Special Educational Needs and Disability
We believe that all children have the right to succeed and we aim to meet the individual needs of our pupils at all times, in line with our mission statement.
We firmly believe in early identification and intervention and operate an open-door policy. We work in partnership with parents and children to best match provision to support a child's needs.
If you have any concerns
Don’t hesitate to talk to your child's Class Teacher. Our Special Educational Needs Co-ordinator (SENCo), Amy Elsden is also available to talk through any concerns that you have about your child's education and wellbeing.
Communication and interaction difficulties
Also known as speech, language and communication needs (SLCN), communication and interaction difficulties are when children have difficulties communicating with other people.
This could include:
- difficulty saying what they want to say,
- difficulty understanding what others are saying to them,
- difficulty understanding or using social rules for communication.
Children with Autistic Spectrum Disorder (ASD) are likely to have language, communication and imagination difficulties which may impact on the way they relate to others.
The Communication Trust has helpful resources for parents.
SEN Assist has games based on fairy stories.
Bryony Rust has fun activities to help build speech and language on her YouTube channel.
Wordless picture books are a great way to develop speech. Pause on each page and give your child a chance to explain what they think is happening in the story from what they can see in the pictures.
A good book to try is Chalk by Bill Thompson.
Cognition and Learning difficulties
Children with cognition and learning difficulties may learn at a slower pace than their peers, even after specific support has been put in to place.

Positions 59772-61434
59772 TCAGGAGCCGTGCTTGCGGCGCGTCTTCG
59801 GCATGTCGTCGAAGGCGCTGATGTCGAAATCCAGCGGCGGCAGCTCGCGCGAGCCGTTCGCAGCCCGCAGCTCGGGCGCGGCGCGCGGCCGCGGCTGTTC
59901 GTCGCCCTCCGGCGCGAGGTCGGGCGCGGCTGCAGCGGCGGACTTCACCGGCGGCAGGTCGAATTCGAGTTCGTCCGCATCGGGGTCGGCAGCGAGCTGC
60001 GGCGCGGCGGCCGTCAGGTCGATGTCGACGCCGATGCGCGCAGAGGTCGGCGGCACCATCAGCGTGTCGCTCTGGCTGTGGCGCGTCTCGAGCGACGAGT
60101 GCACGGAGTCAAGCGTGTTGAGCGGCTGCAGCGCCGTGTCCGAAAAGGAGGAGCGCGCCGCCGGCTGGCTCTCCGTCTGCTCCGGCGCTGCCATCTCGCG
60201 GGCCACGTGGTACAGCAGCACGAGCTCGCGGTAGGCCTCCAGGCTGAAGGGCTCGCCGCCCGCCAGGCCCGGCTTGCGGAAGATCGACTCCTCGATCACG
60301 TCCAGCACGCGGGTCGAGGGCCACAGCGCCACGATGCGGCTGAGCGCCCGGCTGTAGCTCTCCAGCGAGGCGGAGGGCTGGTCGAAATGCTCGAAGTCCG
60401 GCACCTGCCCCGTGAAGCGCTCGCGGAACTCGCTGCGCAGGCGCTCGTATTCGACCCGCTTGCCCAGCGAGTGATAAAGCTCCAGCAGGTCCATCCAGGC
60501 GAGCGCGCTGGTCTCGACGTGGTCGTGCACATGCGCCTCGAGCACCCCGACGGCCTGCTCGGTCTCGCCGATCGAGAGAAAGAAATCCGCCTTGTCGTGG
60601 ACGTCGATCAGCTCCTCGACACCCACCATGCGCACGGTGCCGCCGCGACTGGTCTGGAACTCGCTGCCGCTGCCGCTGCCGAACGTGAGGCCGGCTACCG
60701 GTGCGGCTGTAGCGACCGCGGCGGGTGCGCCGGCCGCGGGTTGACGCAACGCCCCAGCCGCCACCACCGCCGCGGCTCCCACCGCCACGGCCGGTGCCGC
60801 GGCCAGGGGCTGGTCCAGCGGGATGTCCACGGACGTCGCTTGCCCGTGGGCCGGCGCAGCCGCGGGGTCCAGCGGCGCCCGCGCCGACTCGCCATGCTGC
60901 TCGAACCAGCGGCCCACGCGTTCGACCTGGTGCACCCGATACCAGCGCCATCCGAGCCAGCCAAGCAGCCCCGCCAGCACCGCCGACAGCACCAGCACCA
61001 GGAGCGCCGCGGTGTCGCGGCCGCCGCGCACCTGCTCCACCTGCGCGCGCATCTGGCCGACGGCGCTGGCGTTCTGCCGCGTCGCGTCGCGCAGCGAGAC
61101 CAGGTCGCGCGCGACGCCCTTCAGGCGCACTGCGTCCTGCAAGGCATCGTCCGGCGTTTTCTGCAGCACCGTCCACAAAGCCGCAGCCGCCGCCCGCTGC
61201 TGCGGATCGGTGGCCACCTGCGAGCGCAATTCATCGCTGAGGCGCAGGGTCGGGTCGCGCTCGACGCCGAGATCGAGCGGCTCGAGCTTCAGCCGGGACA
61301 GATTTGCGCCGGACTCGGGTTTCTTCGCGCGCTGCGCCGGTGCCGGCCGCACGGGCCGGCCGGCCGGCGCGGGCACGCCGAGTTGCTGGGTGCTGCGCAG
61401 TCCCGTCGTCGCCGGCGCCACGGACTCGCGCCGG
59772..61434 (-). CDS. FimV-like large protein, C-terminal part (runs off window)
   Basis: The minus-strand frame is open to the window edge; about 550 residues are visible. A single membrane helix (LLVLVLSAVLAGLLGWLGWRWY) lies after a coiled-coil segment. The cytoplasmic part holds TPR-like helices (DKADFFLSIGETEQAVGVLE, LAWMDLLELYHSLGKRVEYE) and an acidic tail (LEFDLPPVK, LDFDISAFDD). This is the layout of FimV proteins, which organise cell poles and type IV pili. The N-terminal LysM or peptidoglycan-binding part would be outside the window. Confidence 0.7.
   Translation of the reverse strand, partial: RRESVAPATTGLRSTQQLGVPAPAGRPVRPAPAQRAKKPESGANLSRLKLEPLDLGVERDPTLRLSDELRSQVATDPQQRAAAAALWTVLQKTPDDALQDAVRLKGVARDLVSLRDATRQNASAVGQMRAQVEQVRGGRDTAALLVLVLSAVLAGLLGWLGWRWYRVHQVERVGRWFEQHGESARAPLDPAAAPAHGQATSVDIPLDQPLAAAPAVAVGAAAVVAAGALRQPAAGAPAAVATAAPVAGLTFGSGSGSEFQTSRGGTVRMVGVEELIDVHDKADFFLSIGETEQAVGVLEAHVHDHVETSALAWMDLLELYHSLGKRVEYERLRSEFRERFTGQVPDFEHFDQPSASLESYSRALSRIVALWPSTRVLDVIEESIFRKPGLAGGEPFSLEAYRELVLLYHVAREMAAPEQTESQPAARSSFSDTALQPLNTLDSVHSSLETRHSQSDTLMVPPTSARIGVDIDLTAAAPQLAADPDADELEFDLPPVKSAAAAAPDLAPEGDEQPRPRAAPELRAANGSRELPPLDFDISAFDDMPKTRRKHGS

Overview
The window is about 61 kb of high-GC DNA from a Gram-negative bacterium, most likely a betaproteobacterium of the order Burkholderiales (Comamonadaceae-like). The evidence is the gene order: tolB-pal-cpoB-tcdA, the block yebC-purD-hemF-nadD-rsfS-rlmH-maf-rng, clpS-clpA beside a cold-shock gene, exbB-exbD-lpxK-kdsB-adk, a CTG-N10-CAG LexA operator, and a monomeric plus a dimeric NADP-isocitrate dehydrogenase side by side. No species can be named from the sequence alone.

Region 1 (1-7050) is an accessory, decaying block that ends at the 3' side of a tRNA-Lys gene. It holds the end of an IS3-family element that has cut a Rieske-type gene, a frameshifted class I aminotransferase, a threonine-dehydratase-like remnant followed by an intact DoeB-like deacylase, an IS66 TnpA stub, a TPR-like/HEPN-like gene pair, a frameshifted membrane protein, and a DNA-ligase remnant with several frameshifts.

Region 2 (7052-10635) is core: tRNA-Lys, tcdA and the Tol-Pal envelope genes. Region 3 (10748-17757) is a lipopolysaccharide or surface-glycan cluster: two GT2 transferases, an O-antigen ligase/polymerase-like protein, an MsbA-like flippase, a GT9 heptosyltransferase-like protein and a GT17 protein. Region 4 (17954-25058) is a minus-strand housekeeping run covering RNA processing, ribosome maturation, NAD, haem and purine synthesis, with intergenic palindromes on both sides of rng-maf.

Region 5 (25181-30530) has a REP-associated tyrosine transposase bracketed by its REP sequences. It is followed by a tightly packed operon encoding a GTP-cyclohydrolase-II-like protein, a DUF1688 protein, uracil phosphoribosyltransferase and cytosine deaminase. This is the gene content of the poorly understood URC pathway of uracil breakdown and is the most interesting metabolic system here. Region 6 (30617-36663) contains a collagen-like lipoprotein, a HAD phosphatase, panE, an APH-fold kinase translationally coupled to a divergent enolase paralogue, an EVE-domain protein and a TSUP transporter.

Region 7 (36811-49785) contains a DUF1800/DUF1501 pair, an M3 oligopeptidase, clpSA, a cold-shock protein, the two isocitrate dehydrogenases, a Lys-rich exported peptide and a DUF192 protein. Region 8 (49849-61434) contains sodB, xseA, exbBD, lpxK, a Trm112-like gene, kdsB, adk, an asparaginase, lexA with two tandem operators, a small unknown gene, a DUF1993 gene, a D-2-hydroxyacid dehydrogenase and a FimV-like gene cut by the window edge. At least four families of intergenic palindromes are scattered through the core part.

Learning difficulties include a wide range of needs such as moderate learning difficulties (MLD), severe learning difficulties (SLD) and profound and multiple learning difficulties (PMLD).
Specific learning difficulties can affect one or more area of learning such as Dyslexia, Dyspraxia and Dyscalculia.
Social Emotional and Mental Health difficulties
These difficulties may manifest themselves in a number of ways such as appearing withdrawn and isolated or displaying disruptive or challenging behaviour. These behaviours may be due to an underlying mental health problem such as depression, anxiety or an eating disorder.
Some children may also need support due to having disorders such as Attention Deficit Disorder, Attention Deficit Hyperactive Disorder or Attachment Disorder.
Beacon House provides free resources to help with trauma and attachment as well as other difficulties.
Sensory and Physical difficulties
Some children may need extra support, equipment or provision put in place as they have a disability that hinders them from making use of the education facilities generally provided. Some difficulties may include Visual Impairment (VI), Hearing Impairment (HI) or a combination of both, known as Multi-Sensory Impairment (MSI).
Scope are a disability equality charity in England and Wales. They provide practical information and emotional support.
The Elizabeth Foundation helps young deaf children listen and learn.
The foundation’s in-depth Lets Listen and Talk programme provides information and advice for parents and carers supporting young deaf children from birth to five years.